Urging Albany to take action
Public Advocate Jumaane Williams, who is running for governor next year, said a CUNY education is what prepared him for his life today. (Photo Credit: Desiree Rios)
Governor Kathy Hochul and lawmakers, hear the call.
Nearly 1,000 PSC members, CUNY students, allies and elected officials were joined by musicians and artists in a December 11 march from LaGuardia Community College to the CUNY School of Law that ended at Court Square. They had clear demands for the governor and the state legislature: pass the New Deal for CUNY and fully fund the university in the next state budget.
The boisterous and joyful Long Island City demonstration brought to a close a busy Fall semester of PSC organizing to improve state and city funding and support the New Deal for CUNY, which aims to make CUNY tuition-free and increase the number of full-time faculty and staff, especially advisors and mental health counselors. It also marked the beginning of the union’s push for increased public investment in CUNY during the coming budget process, which is expected to conclude by April 1 for the state and late June for the city.
The rally, organized in partnership with CUNY Rising Alliance, included the New Deal for CUNY’s lead sponsors, Senator Andrew Gounardes and Assemblymember Karines Reyes. Also marching and speaking in support were state Attorney General Letitia James, Public Advocate Jumaane Williams, Manhattan Borough President Gale Brewer, Senate Higher Education Committee Chair Toby Stavisky, NYC Comptroller-elect Brad Lander, Senator John Liu, Senator Jabari Brisport, Assemblymember Jessica González-Rojas and many others. The march included performances from members of the Rude Mechanical Orchestra and several other performance artists.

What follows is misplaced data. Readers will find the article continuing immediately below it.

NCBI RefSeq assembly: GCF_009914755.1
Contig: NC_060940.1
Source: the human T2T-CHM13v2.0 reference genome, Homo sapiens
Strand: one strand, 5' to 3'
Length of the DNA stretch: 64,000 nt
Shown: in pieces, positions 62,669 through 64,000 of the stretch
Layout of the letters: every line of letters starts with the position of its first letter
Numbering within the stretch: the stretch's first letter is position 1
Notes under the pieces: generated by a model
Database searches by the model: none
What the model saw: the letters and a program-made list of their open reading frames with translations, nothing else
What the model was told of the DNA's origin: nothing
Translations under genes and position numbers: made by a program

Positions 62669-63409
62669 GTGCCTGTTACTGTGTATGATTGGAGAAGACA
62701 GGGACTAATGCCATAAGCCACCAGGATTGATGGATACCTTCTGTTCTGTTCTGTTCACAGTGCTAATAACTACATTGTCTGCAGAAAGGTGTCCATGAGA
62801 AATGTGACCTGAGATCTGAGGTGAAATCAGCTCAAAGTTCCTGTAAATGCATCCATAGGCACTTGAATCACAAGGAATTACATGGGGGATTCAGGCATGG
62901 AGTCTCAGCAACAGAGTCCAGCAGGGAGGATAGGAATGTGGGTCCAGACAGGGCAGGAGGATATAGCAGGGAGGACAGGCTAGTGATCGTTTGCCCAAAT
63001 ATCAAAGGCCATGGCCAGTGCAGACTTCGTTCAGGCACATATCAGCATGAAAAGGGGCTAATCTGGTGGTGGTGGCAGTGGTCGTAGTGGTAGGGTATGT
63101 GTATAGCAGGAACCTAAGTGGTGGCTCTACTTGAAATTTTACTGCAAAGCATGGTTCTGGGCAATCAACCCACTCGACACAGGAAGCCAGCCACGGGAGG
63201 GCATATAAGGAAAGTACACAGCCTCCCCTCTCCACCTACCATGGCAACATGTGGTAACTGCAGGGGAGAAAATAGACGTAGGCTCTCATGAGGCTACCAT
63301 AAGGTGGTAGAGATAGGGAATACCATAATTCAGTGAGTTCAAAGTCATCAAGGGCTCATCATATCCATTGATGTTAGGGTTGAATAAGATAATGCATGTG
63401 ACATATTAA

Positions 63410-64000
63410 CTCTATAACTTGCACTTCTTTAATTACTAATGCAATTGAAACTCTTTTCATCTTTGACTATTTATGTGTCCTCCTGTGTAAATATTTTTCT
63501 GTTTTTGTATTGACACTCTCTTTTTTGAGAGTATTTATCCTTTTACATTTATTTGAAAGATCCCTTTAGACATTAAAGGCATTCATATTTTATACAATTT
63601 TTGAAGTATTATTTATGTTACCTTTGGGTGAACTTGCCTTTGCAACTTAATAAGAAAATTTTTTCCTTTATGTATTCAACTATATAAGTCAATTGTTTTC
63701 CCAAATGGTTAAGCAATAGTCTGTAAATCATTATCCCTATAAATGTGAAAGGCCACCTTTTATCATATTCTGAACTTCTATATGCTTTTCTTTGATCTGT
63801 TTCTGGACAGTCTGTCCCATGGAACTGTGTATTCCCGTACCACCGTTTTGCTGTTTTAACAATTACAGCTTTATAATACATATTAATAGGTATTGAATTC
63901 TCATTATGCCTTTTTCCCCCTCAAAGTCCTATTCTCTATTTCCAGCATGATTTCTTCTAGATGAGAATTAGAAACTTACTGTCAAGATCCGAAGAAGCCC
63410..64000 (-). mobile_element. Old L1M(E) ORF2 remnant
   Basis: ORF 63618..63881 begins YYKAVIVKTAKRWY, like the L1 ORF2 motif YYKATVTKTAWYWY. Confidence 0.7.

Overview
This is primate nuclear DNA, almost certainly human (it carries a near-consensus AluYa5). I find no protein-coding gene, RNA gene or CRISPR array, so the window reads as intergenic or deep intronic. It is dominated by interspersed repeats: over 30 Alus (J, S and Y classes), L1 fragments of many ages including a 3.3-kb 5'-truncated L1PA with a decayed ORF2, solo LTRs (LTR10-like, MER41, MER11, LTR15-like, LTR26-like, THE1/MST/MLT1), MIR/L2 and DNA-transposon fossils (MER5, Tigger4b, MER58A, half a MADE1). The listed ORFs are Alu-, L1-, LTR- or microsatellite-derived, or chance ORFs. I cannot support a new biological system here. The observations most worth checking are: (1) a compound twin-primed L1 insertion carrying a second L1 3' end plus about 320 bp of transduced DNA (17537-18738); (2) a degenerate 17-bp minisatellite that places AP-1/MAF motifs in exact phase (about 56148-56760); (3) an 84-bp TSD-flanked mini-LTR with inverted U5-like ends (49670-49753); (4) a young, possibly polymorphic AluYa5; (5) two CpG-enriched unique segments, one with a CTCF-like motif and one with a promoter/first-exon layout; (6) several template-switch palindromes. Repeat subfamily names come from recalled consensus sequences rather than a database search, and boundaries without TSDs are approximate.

Three vibrantly painted panels depicting the New Deal for CUNY were also on display. The panels were the work of a small group of artists and over a dozen PSC members who collectively wrote a script and created an art concept to tell the story of CUNY’s fiscal drought and the revitalizing “waters” that are the promise of a New Deal for CUNY. The final performance, which included PSC members, their families and students, will also be presented again on the road in the coming months.
Lawmakers vowed to rally their colleagues to pass the New Deal for CUNY.
“This is the year we win [the] New Deal for CUNY,” Gounardes told the crowd. “This turnout is amazing.”
“In 2022, we are making CUNY free again,” said Brisport over applause from the crowd, “and so much more.”
Youngmin Seo, the PSC’s part-time liaison at LaGuardia Community College, said after the march, “The rally was beyond my imagination: 1,000 strong in the middle of a pandemic. Students, staff and faculty were all gathered together to fight for the future of our students and their children.”
“Because I know how exhausted everyone is, exhausted from almost two years of pushing on during a pandemic, I was a little amazed,” said Lara Beaty, the LaGuardia PSC chapter chair. “People’s exhaustion with more than 20 years of austerity budgets is clearly greater.”